heart; she tried to disjjel the wild fear
and leaned forward the better to see his
face. Just then the service began, she
heard his voice and all doubt was at an j
end—this was Paul Courtiand's wedding ;
day. !
With tightly folded hands and a face
that was terribly white the flower girl ,
heard the service through, heard the
priest pronounce the benediction and
then knew no more. !
Some hours later a priest might hay_e
!
The scene was one of joy and brilliance;
been seen wslicing toward tu« ArnbT
wishing, perhaps, to escape from the
hum of the noisy city and be free to re
flect in peace, lulled by the rippling of
the water transformed to gleaming sil
ver in the moonlight. He paused awhile
on reaching the banks, everything was
so beautiful; he looked long at the starry
heavens, and then his gare wandered to
the shining river at his feet. Suddenly
he started, and a shiver ran through hi*
frame—on the shore he had discerned
something, a woman's form, which the
laughing, cruel waves had left there,
having tired of their prey. The priest
bent down the better to see her face.
Through the tangled black hair, falling
across her breast, shone a cold blue light
as though a tiny star had fallen there
from the sky. But it was not a star, it
was only a ray of moonlight reflected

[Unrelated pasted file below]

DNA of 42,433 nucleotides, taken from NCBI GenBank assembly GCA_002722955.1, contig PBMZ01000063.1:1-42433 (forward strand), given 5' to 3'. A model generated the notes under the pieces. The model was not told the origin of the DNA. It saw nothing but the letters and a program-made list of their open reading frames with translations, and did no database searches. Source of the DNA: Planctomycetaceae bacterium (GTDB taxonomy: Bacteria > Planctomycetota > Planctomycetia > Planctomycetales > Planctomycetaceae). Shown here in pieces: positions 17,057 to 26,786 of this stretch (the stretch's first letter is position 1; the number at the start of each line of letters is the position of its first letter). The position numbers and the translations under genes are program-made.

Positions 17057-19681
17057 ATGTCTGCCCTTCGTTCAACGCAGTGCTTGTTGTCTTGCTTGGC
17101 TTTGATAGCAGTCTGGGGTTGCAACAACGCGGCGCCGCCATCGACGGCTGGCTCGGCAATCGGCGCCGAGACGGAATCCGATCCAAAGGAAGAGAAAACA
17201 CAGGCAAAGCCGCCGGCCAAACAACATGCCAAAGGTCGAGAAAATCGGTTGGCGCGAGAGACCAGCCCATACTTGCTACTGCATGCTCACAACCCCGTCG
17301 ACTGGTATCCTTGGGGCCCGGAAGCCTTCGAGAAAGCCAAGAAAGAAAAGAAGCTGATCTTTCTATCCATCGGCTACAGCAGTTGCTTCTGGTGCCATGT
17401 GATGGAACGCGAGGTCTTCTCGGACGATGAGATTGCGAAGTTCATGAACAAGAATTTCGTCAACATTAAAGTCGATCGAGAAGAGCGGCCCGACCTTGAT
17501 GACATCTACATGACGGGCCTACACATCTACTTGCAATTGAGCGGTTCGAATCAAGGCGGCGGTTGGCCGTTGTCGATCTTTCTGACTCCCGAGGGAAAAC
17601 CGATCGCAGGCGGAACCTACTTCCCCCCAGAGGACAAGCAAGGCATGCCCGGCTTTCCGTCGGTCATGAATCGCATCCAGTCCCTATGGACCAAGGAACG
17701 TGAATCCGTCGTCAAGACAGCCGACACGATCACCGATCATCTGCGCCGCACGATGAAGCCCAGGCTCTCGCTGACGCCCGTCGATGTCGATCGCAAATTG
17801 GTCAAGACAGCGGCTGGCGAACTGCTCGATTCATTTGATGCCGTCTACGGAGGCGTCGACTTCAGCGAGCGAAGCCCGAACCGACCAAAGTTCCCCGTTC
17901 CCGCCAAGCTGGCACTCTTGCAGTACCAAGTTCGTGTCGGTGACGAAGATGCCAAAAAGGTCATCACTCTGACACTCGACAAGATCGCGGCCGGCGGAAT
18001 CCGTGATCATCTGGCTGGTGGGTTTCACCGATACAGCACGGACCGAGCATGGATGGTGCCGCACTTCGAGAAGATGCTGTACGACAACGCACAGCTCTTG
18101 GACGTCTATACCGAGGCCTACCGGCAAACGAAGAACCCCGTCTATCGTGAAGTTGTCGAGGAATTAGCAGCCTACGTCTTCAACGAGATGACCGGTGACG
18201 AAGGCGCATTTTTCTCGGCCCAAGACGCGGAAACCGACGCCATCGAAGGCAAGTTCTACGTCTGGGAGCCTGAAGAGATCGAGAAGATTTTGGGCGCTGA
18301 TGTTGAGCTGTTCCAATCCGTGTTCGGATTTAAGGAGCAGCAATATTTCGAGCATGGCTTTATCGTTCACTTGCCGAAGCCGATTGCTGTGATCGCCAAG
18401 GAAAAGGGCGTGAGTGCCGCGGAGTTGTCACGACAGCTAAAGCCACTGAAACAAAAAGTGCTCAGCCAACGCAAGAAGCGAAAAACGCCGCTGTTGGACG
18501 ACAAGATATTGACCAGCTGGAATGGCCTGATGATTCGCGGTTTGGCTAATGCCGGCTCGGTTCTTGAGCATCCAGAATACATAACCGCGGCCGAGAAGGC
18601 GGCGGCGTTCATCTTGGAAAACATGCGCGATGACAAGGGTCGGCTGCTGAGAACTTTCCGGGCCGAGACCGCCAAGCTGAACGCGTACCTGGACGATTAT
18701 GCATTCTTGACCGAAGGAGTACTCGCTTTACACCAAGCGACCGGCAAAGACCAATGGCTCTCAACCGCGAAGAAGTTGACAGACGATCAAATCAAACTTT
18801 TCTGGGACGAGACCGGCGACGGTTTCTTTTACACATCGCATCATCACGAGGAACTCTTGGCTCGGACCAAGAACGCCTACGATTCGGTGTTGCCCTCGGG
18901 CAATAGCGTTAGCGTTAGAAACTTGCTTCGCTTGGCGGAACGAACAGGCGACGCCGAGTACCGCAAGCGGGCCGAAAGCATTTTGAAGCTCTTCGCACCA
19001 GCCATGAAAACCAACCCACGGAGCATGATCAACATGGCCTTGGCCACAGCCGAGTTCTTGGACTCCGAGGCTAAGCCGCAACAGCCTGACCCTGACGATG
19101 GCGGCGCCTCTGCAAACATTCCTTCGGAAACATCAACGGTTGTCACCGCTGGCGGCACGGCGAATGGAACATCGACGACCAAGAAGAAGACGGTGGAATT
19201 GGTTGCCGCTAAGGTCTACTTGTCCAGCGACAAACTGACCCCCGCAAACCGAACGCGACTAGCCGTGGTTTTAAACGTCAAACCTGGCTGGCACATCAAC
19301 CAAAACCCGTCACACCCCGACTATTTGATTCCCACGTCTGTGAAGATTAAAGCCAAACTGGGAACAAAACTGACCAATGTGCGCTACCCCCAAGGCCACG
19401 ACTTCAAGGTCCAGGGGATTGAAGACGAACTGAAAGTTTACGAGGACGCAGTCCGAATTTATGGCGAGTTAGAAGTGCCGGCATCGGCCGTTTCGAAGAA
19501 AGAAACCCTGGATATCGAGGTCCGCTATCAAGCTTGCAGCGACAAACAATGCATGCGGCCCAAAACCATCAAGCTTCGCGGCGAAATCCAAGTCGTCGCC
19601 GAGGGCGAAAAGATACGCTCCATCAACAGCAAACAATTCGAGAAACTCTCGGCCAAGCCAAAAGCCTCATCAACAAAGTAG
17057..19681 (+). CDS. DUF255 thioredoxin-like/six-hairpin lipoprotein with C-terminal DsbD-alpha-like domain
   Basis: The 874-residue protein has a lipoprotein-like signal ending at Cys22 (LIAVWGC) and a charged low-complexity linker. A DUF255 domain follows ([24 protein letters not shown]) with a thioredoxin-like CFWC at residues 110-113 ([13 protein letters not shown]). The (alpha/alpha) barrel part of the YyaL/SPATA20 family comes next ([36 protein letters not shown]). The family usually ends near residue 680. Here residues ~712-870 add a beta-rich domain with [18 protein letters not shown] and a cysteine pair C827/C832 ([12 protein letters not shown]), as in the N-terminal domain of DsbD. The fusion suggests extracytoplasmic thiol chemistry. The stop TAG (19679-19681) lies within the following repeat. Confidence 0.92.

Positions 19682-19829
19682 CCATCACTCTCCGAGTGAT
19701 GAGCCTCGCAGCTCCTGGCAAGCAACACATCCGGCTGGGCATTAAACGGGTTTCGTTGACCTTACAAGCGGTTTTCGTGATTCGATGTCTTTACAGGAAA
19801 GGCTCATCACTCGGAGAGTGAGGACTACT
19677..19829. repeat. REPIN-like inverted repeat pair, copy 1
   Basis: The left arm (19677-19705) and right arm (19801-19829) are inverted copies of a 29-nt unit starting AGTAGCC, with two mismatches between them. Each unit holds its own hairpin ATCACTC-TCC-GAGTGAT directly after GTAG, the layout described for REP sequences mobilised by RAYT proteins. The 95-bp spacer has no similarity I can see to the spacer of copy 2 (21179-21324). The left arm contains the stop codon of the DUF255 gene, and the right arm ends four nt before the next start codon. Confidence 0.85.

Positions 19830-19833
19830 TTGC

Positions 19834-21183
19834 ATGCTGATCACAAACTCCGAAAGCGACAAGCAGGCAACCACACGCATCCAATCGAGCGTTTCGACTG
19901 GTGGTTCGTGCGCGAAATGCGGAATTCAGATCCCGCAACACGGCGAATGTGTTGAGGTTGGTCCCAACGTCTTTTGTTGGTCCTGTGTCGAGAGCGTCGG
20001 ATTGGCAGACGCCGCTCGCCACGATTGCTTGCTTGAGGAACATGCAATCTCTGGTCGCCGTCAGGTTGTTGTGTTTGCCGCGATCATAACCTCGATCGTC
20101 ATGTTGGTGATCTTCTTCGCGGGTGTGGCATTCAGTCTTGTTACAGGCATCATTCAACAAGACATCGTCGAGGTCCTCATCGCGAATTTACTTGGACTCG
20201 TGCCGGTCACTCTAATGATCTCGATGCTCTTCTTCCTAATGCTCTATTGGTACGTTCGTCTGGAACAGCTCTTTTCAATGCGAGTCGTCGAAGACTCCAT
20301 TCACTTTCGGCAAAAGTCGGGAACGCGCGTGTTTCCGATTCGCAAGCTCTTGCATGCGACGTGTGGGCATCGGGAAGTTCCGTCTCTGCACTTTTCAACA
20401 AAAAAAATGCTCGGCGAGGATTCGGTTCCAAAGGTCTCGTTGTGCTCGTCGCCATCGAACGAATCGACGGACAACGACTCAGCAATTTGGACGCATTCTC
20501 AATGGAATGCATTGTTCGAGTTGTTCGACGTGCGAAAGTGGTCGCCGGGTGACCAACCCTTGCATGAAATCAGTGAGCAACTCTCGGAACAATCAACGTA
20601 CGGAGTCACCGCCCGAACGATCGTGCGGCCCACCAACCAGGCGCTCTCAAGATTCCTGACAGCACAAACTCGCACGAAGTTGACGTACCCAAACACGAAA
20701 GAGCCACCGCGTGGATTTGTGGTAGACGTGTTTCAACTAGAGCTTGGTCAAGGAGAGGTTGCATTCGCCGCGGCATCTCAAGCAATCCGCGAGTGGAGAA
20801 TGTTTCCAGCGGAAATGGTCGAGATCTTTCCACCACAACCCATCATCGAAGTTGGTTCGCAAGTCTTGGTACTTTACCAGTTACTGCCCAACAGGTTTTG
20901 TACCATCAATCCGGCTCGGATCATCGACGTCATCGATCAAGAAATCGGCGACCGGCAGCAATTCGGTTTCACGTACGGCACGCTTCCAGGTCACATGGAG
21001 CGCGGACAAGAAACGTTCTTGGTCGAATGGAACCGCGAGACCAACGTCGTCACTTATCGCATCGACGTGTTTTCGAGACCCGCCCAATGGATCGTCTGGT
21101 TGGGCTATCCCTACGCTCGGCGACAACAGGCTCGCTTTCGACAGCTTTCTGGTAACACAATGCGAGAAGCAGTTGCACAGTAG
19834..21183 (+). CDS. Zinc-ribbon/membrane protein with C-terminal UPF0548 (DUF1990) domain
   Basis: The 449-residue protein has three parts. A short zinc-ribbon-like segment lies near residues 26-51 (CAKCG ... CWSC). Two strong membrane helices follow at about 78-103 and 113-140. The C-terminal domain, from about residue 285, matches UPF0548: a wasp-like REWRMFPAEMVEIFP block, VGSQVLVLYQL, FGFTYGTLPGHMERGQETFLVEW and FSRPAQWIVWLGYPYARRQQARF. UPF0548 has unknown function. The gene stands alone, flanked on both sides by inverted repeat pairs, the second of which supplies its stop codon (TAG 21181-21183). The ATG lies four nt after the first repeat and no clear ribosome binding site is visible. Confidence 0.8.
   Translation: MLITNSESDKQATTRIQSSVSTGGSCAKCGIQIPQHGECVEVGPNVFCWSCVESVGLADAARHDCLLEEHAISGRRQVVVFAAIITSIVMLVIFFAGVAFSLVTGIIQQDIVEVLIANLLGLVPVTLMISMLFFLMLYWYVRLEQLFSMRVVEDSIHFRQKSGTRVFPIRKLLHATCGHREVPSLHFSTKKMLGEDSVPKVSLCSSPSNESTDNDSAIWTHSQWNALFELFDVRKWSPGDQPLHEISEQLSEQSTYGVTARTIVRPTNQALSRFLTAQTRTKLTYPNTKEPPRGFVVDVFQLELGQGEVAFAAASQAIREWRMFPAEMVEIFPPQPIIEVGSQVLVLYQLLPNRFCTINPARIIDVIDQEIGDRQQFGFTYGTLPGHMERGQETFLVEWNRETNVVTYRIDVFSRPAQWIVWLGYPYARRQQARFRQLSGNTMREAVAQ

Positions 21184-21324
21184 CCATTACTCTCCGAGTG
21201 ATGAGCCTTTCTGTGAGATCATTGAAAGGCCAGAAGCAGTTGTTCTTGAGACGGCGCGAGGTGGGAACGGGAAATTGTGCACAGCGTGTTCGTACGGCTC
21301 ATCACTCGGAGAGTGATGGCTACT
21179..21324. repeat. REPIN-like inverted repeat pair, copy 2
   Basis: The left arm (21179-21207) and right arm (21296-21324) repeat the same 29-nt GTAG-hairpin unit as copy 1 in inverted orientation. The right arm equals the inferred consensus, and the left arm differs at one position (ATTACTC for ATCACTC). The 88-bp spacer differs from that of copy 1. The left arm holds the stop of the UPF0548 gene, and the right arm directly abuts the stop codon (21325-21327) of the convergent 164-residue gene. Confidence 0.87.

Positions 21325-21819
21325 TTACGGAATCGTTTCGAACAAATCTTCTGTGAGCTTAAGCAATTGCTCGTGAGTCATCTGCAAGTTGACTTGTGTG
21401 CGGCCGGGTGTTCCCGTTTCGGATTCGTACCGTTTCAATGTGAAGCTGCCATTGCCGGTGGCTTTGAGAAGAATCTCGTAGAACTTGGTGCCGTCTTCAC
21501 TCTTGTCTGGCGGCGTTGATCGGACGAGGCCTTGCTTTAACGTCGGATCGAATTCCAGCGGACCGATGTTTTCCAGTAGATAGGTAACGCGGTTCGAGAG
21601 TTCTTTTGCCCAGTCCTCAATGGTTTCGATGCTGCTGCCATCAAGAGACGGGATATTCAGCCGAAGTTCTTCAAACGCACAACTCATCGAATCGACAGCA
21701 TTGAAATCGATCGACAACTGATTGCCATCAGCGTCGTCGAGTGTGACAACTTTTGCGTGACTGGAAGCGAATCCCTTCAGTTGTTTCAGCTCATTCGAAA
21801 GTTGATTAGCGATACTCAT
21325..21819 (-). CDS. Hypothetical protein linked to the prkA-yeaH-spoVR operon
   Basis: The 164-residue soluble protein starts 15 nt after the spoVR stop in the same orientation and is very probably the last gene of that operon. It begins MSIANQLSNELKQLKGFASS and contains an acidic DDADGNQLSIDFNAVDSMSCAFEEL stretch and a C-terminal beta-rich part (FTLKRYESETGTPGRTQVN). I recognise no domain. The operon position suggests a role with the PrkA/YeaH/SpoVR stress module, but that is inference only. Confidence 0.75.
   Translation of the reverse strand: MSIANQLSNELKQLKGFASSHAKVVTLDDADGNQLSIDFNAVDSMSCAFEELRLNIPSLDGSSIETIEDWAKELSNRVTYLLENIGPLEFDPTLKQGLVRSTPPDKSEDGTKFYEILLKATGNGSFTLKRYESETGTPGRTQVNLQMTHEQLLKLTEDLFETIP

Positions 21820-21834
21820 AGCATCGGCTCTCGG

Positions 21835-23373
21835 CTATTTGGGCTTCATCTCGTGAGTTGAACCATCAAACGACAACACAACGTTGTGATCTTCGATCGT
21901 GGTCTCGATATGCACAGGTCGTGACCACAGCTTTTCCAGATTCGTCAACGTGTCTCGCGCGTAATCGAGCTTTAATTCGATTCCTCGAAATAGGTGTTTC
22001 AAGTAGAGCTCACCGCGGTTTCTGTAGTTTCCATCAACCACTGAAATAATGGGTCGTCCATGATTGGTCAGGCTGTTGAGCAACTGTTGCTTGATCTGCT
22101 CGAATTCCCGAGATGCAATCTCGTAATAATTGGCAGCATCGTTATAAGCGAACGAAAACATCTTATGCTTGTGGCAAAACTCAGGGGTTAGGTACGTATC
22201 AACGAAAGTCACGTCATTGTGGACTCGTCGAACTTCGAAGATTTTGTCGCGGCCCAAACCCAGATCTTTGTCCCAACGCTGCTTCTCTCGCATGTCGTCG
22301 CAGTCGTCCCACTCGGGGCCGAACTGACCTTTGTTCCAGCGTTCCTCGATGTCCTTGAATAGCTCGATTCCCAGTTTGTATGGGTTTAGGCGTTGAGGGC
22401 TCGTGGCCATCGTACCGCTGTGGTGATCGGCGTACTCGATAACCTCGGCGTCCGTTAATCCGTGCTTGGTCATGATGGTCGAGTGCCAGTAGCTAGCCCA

from a sapphire locket. With
1
a gentle
hand he blushed back the hair and
looked earnestly at the girl; it was such
a serene face, for the passionate eyes
were closed fofever now, that at first he
hesitated as to who it might be. Then
in one hand he saw a bnnch of lilies—
"Yes," he said, " 'tis Beatrice Gonzani,
our little flower girl. May the good
God rest her soul!"—C. E. D. in Tele
ohone.
4
An Apt Kebuk«.
There is a Unitarian clergyman who
is not without a power of keen retort,
and who is none the less gifted with
the grace to command his tongue
rather than allow his tongue to com
mand him. He has in his congregation
one of those women who make a pre
tense of frankness an excuse for rude
ness, and who are given to boasting that
they are plain spoken, when the truth
is that they are simply ill bred and in
solent. This especial lady is wealthy,
and there are not many in the list of
her acquaintances who dare rebuke
her, albeit they do together console
each other for the wounds they suffer
from her tongue by abusing her
roundly.
It chanced that one evening the lady ^
and the clergyman were partners at
whist at the house of a common friend,
and so successful were they that they
won almost every game for the even
ing. Like people who are fond of hav
ing their own way, the lady was in high
humor over the success, and when the
play was over she pushed back her
chair from the table witli the char